• 3 minutes Looming European Gas Crisis in Winter and North African Factor - a must read by Cyril Widdershoven
  • 7 minutes "Biden Targets Another US Pipeline For Shutdown After 'Begging' Saudis For More Oil" - Zero Hedge Monday Nov 8th
  • 12 minutes "UN-Backed Banker Alliance Announces “Green” Plan to Transform the Global Financial System" by Whitney Webb
  • 10 mins Microbes can provide sustainable hydrocarbons for the petrochemical industry
  • 4 hours Hunter Biden Helped China Gain Control of Cobalt Mines in Africa
  • 6 hours CO2 Electrolysis to CO (Carbon Monoxide) and then to Graphite
  • 5 days Building A $2 Billion Subsea Solar Power Cable From Chile To China
  • 3 days Is anything ever sold at break-even ? There is a 100% markup on lipstick but Kuwait can't break-even.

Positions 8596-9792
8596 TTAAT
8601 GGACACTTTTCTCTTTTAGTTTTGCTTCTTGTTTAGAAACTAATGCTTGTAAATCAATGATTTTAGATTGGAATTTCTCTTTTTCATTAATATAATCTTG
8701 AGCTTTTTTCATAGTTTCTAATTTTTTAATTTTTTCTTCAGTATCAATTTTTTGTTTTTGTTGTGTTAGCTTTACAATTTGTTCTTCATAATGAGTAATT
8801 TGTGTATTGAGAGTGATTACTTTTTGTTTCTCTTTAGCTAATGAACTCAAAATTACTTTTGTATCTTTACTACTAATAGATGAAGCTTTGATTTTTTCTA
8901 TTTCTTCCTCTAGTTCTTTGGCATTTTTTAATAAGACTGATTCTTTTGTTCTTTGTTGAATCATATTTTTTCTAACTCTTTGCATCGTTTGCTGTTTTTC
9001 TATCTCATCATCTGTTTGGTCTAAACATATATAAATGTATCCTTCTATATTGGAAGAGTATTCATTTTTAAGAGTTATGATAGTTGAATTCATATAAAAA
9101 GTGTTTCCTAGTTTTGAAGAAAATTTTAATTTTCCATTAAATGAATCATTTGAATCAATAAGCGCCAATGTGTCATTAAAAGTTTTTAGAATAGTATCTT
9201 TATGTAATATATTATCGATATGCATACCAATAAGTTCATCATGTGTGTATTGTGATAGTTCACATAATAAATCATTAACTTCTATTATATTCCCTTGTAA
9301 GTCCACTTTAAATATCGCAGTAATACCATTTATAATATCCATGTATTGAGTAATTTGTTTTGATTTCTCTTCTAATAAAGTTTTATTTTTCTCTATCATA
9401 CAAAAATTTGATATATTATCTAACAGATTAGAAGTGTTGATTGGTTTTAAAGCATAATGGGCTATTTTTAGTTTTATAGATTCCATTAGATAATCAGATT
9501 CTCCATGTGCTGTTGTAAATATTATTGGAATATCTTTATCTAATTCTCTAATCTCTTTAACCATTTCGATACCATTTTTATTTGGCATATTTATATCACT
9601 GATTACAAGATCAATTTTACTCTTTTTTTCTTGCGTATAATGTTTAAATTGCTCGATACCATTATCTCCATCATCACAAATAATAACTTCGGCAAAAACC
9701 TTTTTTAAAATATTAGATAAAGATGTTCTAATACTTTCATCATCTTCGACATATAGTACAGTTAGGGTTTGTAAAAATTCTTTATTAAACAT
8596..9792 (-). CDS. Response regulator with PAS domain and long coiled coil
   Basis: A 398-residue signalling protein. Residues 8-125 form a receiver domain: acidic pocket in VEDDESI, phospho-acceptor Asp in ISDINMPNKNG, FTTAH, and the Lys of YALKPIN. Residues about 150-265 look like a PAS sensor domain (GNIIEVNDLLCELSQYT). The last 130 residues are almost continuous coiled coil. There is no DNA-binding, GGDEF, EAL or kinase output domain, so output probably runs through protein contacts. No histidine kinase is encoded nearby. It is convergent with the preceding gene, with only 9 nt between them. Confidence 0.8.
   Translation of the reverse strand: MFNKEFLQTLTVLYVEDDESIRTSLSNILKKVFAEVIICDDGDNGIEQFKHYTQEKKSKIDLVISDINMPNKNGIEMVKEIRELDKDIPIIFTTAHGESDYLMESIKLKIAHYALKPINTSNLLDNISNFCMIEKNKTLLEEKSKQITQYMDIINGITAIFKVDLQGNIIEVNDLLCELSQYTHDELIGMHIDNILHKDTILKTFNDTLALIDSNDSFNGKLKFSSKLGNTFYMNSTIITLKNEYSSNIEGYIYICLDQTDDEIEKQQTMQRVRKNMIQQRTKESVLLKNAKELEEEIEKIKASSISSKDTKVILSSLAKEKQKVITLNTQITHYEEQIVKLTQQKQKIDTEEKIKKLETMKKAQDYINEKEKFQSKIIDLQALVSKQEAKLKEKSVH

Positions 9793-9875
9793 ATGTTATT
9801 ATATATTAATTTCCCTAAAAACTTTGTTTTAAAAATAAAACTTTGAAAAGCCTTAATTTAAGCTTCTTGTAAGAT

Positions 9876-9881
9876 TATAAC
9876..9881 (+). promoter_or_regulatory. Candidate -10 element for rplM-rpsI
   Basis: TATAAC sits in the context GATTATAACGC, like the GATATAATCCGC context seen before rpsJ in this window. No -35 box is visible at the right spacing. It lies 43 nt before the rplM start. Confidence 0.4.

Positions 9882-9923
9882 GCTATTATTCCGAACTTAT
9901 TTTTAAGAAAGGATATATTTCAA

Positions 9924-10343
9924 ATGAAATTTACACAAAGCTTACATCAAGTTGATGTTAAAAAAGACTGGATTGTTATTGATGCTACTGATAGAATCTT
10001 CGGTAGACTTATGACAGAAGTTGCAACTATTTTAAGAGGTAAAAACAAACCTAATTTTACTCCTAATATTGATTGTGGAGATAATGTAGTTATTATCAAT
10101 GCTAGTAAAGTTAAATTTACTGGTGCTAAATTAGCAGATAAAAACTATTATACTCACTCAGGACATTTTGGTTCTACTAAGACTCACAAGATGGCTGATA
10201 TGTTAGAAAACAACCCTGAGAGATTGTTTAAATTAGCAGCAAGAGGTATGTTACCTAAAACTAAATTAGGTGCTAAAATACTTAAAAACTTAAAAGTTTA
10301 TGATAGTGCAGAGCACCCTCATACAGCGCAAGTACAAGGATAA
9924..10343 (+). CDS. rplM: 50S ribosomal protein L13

• 3 hours NordStream2
  • 3 days Modest drop in oil price: SPRs vs US crude inventory build
  • 4 days 2019 - Attack on Saudi Oil Facilities.
  • 4 days Monday 9/13 - "High Natural Gas Prices Today Will Send U.S. Production Soaring Next Year" by Irina Slav
  • 6 days Ukrainian Maidan after 8 years
  • 6 days Peak oil - demand vs production
U.S. Rig Count Climbs As Oil Prices Crash

U.S. Rig Count Climbs As Oil Prices Crash

The U.S. oil rig count…

Oil Prices Crash As Covid Does What Biden Couldn’t

Oil Prices Crash As Covid Does What Biden Couldn’t

Renewed Covid fears have managed…

Why Is Ukraine Ignoring Its Massive Bioenergy Potential?

Why Is Ukraine Ignoring Its Massive Bioenergy Potential?

Bioenergy offers a promising alternative…

Tsvetana Paraskova

Tsvetana Paraskova

Tsvetana is a writer for Oilprice.com with over a decade of experience writing for news outlets such as iNVEZZ and SeeNews. 

More Info

Premium Content

Is This The Beginning Of A Nuclear Power Race In The Gulf States?